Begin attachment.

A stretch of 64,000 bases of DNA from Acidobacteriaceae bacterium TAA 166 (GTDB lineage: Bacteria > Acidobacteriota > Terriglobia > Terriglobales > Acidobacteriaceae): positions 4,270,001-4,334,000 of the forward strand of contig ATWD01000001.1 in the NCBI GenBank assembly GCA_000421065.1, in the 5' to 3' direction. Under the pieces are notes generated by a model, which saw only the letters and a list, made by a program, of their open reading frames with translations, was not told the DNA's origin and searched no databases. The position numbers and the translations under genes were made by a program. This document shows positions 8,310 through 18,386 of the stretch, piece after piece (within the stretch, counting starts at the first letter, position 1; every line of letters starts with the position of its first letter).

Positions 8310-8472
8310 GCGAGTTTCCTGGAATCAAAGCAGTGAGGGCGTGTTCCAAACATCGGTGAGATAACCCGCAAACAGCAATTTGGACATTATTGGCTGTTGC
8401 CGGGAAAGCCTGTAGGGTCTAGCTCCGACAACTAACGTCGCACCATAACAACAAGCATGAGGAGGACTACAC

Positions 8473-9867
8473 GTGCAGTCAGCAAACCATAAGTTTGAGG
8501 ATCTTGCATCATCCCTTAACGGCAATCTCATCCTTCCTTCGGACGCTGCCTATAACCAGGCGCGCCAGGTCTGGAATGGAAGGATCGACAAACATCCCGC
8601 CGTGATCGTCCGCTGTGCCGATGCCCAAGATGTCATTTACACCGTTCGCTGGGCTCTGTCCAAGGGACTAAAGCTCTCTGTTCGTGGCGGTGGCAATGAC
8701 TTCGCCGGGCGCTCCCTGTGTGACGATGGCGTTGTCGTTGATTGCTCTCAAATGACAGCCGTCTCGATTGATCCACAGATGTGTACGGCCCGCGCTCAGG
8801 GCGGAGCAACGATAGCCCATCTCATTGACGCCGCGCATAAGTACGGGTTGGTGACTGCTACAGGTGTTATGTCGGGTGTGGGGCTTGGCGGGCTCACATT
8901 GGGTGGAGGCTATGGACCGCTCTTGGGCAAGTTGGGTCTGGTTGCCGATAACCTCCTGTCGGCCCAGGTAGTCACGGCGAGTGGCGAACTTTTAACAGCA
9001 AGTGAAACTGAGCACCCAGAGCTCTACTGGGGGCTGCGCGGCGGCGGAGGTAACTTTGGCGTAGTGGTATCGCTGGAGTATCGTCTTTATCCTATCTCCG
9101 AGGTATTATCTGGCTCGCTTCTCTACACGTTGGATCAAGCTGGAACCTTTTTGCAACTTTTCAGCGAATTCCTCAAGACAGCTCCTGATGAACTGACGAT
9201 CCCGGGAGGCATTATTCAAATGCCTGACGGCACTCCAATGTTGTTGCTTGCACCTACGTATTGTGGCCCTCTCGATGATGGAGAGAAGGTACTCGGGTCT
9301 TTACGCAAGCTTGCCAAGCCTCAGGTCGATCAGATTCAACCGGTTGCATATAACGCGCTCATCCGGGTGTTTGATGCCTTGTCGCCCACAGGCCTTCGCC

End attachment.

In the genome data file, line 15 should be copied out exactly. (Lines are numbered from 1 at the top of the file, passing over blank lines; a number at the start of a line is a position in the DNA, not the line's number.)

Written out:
9301 TTACGCAAGCTTGCCAAGCCTCAGGTCGATCAGATTCAACCGGTTGCATATAACGCGCTCATCCGGGTGTTTGATGCCTTGTCGCCCACAGGCCTTCGCC